DERA ISMAIL KHAN, Pakistan (AP) -- A senior Pakistani Taliban commander welcomed the government's recent offer to hold peace talks, raising the possibility the militant group has changed its stance after shunning negotiations earlier this year.
Asmatullah Muawiya, head of the Taliban's faction of fighters from central Punjab province, said Prime Minister Nawaz Sharif "demonstrated political maturity" by reiterating his offer to hold peace talks in a speech on Monday.
"If the present government takes an interest in solving matters seriously and with prudence, then there is no reason why jihadi forces active in Pakistan shouldn't respond to it positively," Muawiya said in a statement sent to journalists Thursday.
The main Pakistani Taliban spokesman, Shahidullah Shahid, said Muawiya was expressing his own opinion but was closely tied to the group's leadership. Shahid said the leaders had not yet made a decision about whether to re-engage on peace talks. The leadership will hold a meeting Friday to discuss Sharif's offer, but will never agree to lay down their arms, said Shahid.
Muawiya was the first person to indicate at the end of last year that the Pakistani Taliban were open to holding peace talks. He sent a letter to a local newspaper outlining conditions for a cease-fire, including the imposition of Islamic law and an end to the government's unpopular alliance with the U.S.
Pakistani Taliban leader Hakimullah Mehsud then released a video in which he said the group would consider a serious offer to talk but would not lay down their weapons as a precondition.
Prime Minister Sharif, who took office in June, campaigned on a platform that indicated peace talks with the Taliban were the best way to end the group's bloody insurgency, which has killed thousands of people in recent years.
But the Taliban withdrew their offer to negotiate at the end of May after the group's deputy commander was killed in a U.S. drone strike.
Muawiya praised the government's decision Sunday to halt all state executions temporarily, just days ahead of the planned hangings of several al-Qaida-linked militants. He threatened in an interview with The Associated Press last week that the Taliban would target the leaders of the ruling Pakistan Muslim League-N if the militants were hanged.
The prime minister "strengthened the wish of peace by suspending punishment for prisoners," Muawiya said.
The previous government had put in place a moratorium on executions. The current government initially indicated it would end that moratorium, but said Sunday that executions were halted until Sharif held talks with Pakistani President Asif Ali Zardari.
The idea of peace talks with the Taliban is controversial in Pakistan because past deals have largely fallen apart. The agreements have been criticized for allowing the militants to regroup and rebuild their strength to resume fighting the government and U.S.-led troops in neighboring Afghanistan. Activists also have raised concerns that future peace deals could threaten human rights in the country, especially for women.
The Pakistani military has waged an aggressive campaign against the Taliban in their northwest sanctuaries along the Afghan border since 2009, but the militants have proved resilient. They have carried out a series of high-profile attacks since Sharif took office, including a prison break at the end of July in which they freed more than three dozen suspected militants.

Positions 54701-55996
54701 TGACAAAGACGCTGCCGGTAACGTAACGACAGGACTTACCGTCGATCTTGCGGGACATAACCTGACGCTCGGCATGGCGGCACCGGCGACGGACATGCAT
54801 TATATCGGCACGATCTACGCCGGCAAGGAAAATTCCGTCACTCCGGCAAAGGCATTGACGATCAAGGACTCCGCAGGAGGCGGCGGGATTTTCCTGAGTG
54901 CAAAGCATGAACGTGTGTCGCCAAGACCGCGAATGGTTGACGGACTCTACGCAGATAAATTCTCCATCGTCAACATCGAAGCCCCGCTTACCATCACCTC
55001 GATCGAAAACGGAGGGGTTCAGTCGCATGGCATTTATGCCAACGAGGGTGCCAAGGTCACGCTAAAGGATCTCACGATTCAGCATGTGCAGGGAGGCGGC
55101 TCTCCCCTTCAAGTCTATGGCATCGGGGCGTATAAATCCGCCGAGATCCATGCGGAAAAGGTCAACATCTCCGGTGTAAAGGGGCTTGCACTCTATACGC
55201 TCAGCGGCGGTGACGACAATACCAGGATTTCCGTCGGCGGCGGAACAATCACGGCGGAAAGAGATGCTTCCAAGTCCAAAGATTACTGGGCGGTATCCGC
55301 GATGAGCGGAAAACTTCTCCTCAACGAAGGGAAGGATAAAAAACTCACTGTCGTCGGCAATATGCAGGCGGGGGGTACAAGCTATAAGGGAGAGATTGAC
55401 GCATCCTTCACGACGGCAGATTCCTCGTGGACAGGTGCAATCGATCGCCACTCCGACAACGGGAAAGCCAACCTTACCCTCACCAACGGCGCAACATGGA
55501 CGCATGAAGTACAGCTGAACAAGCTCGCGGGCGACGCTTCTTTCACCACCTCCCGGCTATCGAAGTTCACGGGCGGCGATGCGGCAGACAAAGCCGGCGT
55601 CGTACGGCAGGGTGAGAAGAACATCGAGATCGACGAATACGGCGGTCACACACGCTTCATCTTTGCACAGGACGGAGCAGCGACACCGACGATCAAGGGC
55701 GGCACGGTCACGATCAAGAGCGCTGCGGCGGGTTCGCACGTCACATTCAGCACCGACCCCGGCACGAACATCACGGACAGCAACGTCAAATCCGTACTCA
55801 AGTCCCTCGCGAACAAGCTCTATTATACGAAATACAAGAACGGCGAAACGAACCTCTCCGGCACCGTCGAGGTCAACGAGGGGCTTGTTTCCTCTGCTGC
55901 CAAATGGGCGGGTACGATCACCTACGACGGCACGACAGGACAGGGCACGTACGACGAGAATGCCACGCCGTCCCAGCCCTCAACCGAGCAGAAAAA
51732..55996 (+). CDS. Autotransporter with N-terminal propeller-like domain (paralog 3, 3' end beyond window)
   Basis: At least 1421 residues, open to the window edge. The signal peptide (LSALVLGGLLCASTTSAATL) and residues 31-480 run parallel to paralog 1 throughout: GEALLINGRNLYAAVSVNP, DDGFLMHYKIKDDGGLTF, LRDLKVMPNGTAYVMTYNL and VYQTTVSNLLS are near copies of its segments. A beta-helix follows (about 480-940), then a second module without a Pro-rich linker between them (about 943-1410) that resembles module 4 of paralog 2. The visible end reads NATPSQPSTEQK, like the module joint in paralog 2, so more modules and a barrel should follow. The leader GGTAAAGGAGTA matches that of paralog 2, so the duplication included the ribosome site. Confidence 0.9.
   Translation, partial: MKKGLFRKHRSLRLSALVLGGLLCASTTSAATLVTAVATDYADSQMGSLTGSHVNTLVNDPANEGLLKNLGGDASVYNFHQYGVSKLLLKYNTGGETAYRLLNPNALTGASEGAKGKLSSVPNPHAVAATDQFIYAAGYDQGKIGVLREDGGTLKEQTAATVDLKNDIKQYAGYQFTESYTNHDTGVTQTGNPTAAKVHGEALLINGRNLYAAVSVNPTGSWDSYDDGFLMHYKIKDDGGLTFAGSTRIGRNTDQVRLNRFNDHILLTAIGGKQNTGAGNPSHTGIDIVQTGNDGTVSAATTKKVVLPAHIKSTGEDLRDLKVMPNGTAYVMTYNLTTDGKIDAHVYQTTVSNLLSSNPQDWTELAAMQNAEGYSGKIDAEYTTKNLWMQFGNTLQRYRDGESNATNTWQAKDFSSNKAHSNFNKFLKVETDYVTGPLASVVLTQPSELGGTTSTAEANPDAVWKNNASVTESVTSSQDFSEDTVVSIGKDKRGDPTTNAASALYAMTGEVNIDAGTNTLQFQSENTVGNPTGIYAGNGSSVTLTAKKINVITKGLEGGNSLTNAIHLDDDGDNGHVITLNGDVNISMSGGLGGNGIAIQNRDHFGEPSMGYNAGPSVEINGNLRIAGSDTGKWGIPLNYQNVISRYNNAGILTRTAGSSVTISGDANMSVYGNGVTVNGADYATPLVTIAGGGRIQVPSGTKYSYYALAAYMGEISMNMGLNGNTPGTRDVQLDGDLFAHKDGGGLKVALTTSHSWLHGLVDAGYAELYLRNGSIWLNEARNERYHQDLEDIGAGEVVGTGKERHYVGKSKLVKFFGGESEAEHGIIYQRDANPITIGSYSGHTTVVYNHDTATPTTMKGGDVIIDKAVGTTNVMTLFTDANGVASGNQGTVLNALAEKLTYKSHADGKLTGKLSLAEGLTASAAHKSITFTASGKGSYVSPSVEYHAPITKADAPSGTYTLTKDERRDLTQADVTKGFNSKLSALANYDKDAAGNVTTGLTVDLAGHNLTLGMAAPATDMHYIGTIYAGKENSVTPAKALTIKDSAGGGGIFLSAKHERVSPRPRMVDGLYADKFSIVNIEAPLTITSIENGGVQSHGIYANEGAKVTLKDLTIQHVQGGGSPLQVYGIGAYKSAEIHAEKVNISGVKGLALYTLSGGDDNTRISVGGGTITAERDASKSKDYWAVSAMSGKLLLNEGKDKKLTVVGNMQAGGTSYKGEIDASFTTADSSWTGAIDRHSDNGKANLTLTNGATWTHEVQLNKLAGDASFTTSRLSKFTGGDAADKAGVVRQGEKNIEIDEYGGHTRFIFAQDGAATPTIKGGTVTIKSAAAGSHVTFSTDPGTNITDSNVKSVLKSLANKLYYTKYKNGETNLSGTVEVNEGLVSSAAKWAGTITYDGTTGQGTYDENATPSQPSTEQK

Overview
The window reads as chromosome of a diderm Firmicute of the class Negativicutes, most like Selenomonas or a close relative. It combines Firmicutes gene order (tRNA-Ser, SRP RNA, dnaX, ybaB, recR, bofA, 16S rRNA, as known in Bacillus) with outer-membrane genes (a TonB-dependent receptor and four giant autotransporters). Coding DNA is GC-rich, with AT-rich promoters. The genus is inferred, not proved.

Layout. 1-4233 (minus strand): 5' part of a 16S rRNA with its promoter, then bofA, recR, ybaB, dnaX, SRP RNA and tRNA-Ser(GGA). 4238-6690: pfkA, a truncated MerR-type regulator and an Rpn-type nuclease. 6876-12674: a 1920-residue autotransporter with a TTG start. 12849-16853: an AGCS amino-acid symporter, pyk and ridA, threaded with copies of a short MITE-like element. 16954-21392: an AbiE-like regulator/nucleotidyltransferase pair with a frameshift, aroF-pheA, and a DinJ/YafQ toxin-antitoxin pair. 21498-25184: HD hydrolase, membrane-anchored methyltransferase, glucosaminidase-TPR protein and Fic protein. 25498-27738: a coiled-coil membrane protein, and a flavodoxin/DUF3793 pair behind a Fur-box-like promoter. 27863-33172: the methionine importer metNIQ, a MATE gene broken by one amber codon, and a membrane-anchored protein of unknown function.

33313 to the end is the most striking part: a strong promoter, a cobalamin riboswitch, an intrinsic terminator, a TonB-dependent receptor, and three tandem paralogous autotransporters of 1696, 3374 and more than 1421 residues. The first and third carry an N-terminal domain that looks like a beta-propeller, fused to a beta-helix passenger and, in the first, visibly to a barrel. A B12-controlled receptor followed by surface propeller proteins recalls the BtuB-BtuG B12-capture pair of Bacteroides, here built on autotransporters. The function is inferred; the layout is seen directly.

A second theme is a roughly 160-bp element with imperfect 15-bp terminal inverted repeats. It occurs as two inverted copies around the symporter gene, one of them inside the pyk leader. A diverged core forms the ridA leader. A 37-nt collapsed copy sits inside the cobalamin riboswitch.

A roadside bomb hit a convoy of security forces in the southern city of Karachi on Thursday night, killing two people and wounding 21 others, said Seemi Jamali, head of emergency services at Jinnah Hospital. Shahid, the Pakistani Taliban spokesman, claimed responsibility for the attack.
Even if the two sides sit down to talk, it's unclear whether they will be able to find common ground given the Taliban's demands that Islamic law be implemented and Islamabad break its alliance with Washington.
Muawiya said Pakistan's foreign policy should be based on the principles of Islam, not "American slavery." He also demanded that U.S. drone strikes targeting militants in the country come to an end.
Pakistani officials regularly denounce the attacks as a violation of the country's sovereignty, but are known to have supported them secretly in the past.
It's also unclear how Sharif's concept of peace fits within the framework laid out by the Pakistani army, considered the most powerful institution in the country. Army chief Gen. Ashfaq Parvez Kayani outlined strict conditions for any peace deal with the Taliban in April, saying they must "unconditionally submit to the state, its constitution and the rule of law."
Talk of a peace deal could be troubling to the U.S. if it is seen as providing militants with greater space to carry out operations in Afghanistan. However, Washington's push for a peace deal with the Afghan Taliban could also make it difficult to oppose an agreement in Pakistan.
The Afghan and Pakistani Taliban are allies but have primarily focused their attacks on opposite sides of the border. The Pakistani Taliban also trained the Pakistani-American who carried out a failed car bombing in New York's Times Square in 2010.
Associated Press writers Sebastian Abbot in Islamabad and Adil Jawad in Karachi, Pakistan, contributed to this report.
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